2. Margin Compression

As discussed, custody platforms are a fixed cost with mostly proprietary and ageing technology, so any reduction in fees has a direct impact on profit. Investors know they have choice in a highly competitive market and will seek reductions in rate cards at every opportunity, often going to RFP to drive home their point.

Custodians are focused on reducing cost while also maintaining a very high level of service to clients, and on finding value added services that will differentiate them from their competitors.  To achieve this, the ability to gain meaningful insights into manual processes, risk and client service from high quality business intelligence is critical. However, this is only achievable through access to real-time, accurate data that can quickly and efficiently highlight areas for improvement.

3. Access to Data

All personas across a custodian need access to high quality and real-time data.  This can range from the analyst needing to prioritise their work, a manager needing a view of metrics, a risk manager needing to understand exposure to a given market or counterparty, or a client manager needing data on client behaviour. 

Data visualisation and contextualisation can provide business intelligence, leading to meaningful insights to reduce cost, minimise risk and improve client service.  All that data is available - the challenge is to collect, normalise and present the information, accurately and in real time.  There are tools available to do that, but investment is needed into reliable and modern databases plus configurable, user-friendly dashboards built using modern and flexible technology.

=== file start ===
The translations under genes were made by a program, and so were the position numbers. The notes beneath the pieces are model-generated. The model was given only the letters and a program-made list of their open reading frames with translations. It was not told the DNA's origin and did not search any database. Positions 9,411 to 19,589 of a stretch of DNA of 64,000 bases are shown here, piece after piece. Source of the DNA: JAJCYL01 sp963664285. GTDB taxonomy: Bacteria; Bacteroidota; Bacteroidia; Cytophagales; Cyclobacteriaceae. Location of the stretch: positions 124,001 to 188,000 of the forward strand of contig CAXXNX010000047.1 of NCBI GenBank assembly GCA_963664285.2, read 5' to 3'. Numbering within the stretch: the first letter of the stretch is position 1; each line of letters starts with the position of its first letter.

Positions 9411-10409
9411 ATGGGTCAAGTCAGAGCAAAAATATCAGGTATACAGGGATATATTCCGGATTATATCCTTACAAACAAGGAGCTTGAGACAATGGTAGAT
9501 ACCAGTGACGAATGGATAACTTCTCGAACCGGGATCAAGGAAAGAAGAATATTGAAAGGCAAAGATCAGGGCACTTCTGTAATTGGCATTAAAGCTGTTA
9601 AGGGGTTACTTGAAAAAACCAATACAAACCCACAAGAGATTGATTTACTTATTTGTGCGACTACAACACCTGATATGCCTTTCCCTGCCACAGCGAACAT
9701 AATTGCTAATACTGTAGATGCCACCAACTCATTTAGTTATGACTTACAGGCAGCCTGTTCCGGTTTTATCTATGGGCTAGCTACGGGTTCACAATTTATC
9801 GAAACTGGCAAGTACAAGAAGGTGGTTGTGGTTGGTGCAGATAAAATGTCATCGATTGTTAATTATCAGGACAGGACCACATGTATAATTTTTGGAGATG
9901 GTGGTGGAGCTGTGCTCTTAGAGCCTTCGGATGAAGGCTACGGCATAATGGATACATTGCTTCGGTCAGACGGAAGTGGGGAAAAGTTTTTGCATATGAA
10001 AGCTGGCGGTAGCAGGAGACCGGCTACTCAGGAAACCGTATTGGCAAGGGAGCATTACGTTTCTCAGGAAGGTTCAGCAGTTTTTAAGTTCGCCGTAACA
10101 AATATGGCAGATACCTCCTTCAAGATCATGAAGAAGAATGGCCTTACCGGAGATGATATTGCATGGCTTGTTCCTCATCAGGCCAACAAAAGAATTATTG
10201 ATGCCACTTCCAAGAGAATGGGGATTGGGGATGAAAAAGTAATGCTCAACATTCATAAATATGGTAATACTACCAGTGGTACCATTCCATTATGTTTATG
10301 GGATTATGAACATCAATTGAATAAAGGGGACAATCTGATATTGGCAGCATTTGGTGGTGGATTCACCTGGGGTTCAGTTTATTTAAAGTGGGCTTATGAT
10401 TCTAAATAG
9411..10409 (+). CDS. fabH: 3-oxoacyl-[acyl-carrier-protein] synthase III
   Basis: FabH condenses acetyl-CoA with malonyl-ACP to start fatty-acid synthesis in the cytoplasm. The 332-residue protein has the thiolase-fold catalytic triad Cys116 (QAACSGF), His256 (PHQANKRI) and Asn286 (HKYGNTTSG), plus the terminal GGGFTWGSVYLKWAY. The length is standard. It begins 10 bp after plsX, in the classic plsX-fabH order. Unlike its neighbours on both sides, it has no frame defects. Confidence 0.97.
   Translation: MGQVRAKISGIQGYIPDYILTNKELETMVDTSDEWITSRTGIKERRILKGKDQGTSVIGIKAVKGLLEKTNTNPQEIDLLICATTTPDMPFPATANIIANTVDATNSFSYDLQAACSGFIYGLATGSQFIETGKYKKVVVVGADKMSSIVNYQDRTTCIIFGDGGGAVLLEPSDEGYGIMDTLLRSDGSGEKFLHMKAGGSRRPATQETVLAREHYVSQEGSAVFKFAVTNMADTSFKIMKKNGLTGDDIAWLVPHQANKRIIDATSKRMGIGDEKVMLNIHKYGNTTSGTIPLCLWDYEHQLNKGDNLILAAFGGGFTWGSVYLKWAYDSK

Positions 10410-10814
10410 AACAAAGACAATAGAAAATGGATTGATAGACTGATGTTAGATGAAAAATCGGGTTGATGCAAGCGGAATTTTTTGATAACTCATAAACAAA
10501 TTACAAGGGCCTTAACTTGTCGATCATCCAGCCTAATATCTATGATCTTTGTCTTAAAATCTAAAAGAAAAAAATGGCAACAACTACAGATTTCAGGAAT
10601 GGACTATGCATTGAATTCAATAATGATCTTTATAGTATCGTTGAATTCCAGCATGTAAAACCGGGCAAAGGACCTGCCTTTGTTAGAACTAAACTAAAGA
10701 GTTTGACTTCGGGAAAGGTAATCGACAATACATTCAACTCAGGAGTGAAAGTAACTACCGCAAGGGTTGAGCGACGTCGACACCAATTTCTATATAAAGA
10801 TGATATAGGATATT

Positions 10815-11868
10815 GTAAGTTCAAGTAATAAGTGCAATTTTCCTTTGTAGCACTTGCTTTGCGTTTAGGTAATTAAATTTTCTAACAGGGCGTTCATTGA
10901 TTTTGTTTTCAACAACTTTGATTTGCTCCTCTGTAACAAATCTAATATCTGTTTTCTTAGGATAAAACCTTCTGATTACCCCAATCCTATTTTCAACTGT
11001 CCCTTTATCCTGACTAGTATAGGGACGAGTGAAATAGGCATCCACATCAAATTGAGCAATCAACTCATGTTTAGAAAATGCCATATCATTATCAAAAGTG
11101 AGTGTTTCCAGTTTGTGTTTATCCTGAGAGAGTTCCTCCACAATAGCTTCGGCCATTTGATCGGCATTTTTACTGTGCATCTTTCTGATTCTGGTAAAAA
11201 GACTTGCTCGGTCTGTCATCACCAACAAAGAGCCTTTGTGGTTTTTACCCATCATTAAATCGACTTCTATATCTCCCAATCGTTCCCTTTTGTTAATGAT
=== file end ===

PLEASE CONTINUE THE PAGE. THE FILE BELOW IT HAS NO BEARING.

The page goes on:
4. Finding Competitive Advantage

There are multiple services provided by custodians.  Some are standard and expected to work with minimal delays and issues - trade instructions for instance, although critical, this process normally has high STP with minimal exceptions.  However, where there are clients still sending a manual or analogue instruction, this needs to be intercepted and repaired, leading to manual work. Manual work of course results in increased cost and risk. The result of all of this is the burdensome maintenance of a technology platform plus added risk and expense from exception processing. For a standard process, there is little opportunity to add value or differentiate service – no competitive advantage to be achieved, but ongoing cost and risk.  

A solution being considered by some custodians is to fully outsource this type of service where there is little competitive advantage. For example partnering with a provider for all areas of instruction capture (trades, cash, FX, funds, sec finance) to provide full technology and processing could be a viable and manageable solution. With this approach, the challenge of maintenance and introducing technology innovation such as AI to further automate is with the provider. The cost is mutualised across the various business lines and with other clients of the provider, so the custodian can focus on the true value added and differentiating services, such as Asset Servicing.